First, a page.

SpatialDropout1D is used to avoid overfitting. It works similarly to Dropout but drops entire one-dimensional feature maps rather than the individual elements.

NLTK (Natural Language Processing ToolKit ) is used to identify stopwords in text. Stopwords are common words in a certain language that add any value in the classification task.

import pandas as pd
import re
import tensorflow as tf
import keras
from keras.models import Sequential
from keras.layers import Dense, LSTM, Dropout, Bidirectional, Embedding, SpatialDropout1D
import matplotlib.pyplot as plt
import nltk
from nltk.corpus import stopwords

Load dataset

Load the dataset into a variable and retrieve the required columns. In this case, Consumer complaint narrative and Product . Finally, we remove the null values.

complaints = pd.read_csv("complaints.csv")
complaints = complaints[['Consumer complaint narrative','Product']]

Data cleaning

We need to remove unnecessary symbols from the text data. symbols_regex contains a list of characters that need to be replaced with a space. bad_symbols_regex comprises regex for digits and other symbols combined with text data and hence need to be removed without adding a space.

symbols_regex = re.compile('[/(){}\[\]\|@,;]')
bad_symbols_regex = re.compile('[^0-9a-z #+_]')

def clean_text(text):
    text = text.replace('\d+','')
    text = text.lower()
    text = symbols_regex.sub(' ', text)
    text = bad_symbols_regex.sub('', text) 
    text = text.replace('x', '')
    return text
complaints['Consumer complaint narrative'] = complaints['Consumer complaint narrative'].apply(clean_text)

The clean_text function performs the following operations:

  1. Convert the data to lowercase. Since "list" in the middle of a sentence and "List" at the beginning of a sentence should not be considered different words.
  2. Remove all the digits.
  3. Replaces symbols with space.
  4. In the text, we see several instances of combinations of X being used to mask specific data such as phone numbers. These are not words with meaning; hence also need to be removed.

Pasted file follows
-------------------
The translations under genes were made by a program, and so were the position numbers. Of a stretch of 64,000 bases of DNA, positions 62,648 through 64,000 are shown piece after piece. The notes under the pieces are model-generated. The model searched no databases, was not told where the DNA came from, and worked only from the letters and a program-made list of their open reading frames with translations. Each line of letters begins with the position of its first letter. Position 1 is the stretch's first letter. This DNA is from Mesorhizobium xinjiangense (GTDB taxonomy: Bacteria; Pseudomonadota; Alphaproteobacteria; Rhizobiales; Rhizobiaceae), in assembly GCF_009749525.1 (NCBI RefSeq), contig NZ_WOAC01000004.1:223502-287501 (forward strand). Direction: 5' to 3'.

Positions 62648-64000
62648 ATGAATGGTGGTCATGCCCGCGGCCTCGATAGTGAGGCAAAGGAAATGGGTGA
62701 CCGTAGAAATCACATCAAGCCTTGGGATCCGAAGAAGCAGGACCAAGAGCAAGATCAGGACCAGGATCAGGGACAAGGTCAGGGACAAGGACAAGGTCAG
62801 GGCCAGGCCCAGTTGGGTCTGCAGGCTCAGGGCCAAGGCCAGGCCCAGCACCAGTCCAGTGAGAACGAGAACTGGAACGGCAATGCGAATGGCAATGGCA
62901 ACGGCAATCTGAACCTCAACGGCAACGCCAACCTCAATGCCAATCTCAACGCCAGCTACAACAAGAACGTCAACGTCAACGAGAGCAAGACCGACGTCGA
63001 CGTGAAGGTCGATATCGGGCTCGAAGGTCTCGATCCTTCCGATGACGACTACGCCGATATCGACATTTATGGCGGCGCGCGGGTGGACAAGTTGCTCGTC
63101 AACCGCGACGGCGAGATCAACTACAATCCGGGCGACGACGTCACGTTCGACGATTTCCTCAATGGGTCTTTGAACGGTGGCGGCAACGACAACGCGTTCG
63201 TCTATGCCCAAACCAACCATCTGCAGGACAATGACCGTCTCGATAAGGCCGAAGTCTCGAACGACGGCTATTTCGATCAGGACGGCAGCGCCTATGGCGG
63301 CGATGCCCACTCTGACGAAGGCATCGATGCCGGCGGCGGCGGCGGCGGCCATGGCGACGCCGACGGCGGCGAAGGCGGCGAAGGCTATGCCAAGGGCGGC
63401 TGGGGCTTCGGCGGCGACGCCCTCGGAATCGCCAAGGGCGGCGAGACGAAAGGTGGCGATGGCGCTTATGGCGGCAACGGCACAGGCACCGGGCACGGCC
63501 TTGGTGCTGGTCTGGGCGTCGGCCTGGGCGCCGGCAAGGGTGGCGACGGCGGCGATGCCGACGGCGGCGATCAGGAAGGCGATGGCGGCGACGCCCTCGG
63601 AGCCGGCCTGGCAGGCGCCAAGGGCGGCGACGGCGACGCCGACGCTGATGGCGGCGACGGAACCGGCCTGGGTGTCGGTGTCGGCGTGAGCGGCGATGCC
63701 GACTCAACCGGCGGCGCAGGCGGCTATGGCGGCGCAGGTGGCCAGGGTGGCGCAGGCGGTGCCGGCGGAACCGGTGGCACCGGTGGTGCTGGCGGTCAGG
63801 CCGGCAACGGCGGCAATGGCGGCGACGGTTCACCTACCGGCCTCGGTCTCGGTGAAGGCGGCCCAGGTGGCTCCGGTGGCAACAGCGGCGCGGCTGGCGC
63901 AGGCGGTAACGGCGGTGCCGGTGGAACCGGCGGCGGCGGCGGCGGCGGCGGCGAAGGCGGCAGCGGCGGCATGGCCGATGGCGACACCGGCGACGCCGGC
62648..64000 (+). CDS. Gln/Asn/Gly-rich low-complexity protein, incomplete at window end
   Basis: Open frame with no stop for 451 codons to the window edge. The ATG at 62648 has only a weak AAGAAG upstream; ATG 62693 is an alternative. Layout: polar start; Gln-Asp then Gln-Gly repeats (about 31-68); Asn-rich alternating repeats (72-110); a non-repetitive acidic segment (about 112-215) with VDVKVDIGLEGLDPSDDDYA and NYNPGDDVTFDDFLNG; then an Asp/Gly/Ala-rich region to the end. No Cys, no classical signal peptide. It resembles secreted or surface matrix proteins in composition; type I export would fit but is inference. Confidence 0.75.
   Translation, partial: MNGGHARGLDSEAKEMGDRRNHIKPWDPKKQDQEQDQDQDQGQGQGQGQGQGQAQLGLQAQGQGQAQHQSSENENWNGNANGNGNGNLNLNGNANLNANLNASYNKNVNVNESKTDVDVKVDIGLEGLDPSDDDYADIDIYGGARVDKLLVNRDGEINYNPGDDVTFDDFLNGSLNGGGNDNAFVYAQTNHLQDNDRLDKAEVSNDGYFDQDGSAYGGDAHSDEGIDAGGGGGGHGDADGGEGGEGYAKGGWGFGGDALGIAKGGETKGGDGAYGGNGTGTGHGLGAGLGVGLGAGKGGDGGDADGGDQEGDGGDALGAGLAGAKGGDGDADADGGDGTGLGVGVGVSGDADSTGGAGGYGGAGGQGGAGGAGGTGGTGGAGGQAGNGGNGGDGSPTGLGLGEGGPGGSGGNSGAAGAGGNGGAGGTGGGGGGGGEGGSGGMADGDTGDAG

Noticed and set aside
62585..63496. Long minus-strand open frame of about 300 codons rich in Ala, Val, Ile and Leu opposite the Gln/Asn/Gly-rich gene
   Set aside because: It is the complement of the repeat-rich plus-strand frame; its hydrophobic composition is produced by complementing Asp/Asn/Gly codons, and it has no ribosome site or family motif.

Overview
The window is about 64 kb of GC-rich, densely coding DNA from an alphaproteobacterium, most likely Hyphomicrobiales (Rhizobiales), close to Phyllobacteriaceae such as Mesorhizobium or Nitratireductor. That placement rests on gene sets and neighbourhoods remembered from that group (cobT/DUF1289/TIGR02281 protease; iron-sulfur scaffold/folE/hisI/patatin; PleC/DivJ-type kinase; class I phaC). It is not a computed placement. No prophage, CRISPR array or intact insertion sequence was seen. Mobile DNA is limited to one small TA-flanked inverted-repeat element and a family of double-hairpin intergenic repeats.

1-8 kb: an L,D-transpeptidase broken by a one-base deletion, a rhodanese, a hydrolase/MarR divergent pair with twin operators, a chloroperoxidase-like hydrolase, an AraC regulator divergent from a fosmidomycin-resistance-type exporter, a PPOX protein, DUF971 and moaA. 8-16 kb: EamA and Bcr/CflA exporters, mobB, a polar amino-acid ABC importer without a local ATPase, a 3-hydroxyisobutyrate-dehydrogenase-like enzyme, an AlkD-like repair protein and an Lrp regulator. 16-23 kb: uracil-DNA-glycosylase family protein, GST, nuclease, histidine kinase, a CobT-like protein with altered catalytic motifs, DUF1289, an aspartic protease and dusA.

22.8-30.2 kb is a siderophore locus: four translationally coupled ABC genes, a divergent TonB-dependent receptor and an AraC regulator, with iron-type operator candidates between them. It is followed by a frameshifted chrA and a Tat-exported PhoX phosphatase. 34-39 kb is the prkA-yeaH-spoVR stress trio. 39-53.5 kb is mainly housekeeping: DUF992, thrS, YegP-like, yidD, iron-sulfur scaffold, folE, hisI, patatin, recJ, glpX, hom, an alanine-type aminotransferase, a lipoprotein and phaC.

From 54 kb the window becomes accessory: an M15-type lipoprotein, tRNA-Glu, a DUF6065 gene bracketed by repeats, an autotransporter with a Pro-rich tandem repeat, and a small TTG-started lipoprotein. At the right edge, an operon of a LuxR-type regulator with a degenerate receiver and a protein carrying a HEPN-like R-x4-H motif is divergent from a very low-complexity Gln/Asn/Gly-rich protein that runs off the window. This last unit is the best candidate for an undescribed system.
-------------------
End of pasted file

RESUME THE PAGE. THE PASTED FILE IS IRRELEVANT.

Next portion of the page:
Label exploration

Let's look at the number of complaints in each category.


Text vectorization

Let's tokenize the sentences into individual words. We set the maximum number of words used by the TextVectorizer using the max_tokens parameter.

vectorize_layer = tf.keras.layers.TextVectorization(standardize='lower_and_strip_punctuation',max_tokens=5000,output_mode='int',output_sequence_length=512)

X_train_padded =  vectorize_layer(complaints_text)
X_train_padded = X_train_padded.numpy()

Next, we convert the text into sequences, then pad the sequences to ensure that the sequences are all reset to 512.

Since the neural network can only have numbers as its input, we use LabelEncoder to transform the target data into numbers.

le = sklearn.preprocessing.LabelEncoder()
complaints['Product'] = le.fit_transform(complaints['Product'])
y = complaints['Product']

Next, separate the dataset into training and testing datasets. The testing dataset is 30 percent. random_state is set to 42 to avoid inconsistent results with each training. This prevents data leakage, where part of our testing dataset is used for training.

X_train, X_test, y_train, y_test = train_test_split(X,y, test_size = 0.3, random_state = 42)

Create LSTM network

Other than the Embedding layer, the other layers have functionality detailed earlier in this article.

classifier = Sequential()
classifier.add(Embedding(50000, 100, input_length=X.shape[1]))
classifier.add(LSTM(100, dropout=0.2, recurrent_dropout=0.2))
classifier.add(Dense(17, activation='softmax'))

The Embedding layer represents the tokens as a dense vector. A word's position within a vector space depends on the words surrounding it. This is how we assign meaning to a word depending on the context in which it is used.

The final layer of the model has 17 cells – for the 17 different outputs. We use the softmax activation function because this is a multiclass labeling problem.

LSTM model evaluation

Let's evaluate the model by making predictions on the test set.  


Final thoughts

We have explored the natural progression of concepts from traditional feed forward networks to Recurrent Neural Networks. The difference, in this case, was the looping mechanism in an RNN that allows it to have recall ability. Hence it can use previous information to come up with its predictions. Feedforward networks take in the current input and use it to generate a prediction. RNNs, on the other hand, use both the current and previous inputs to come up with predictions. Hence they are more suited to predicting progressive data, such as in time series analysis.

We also went through the weaknesses of standard RNNs and how they impact their performance with regard to their short-term memory. This is solved by making use of LSTM RNNs. These contain four gates that enable them to have long-term recall ability.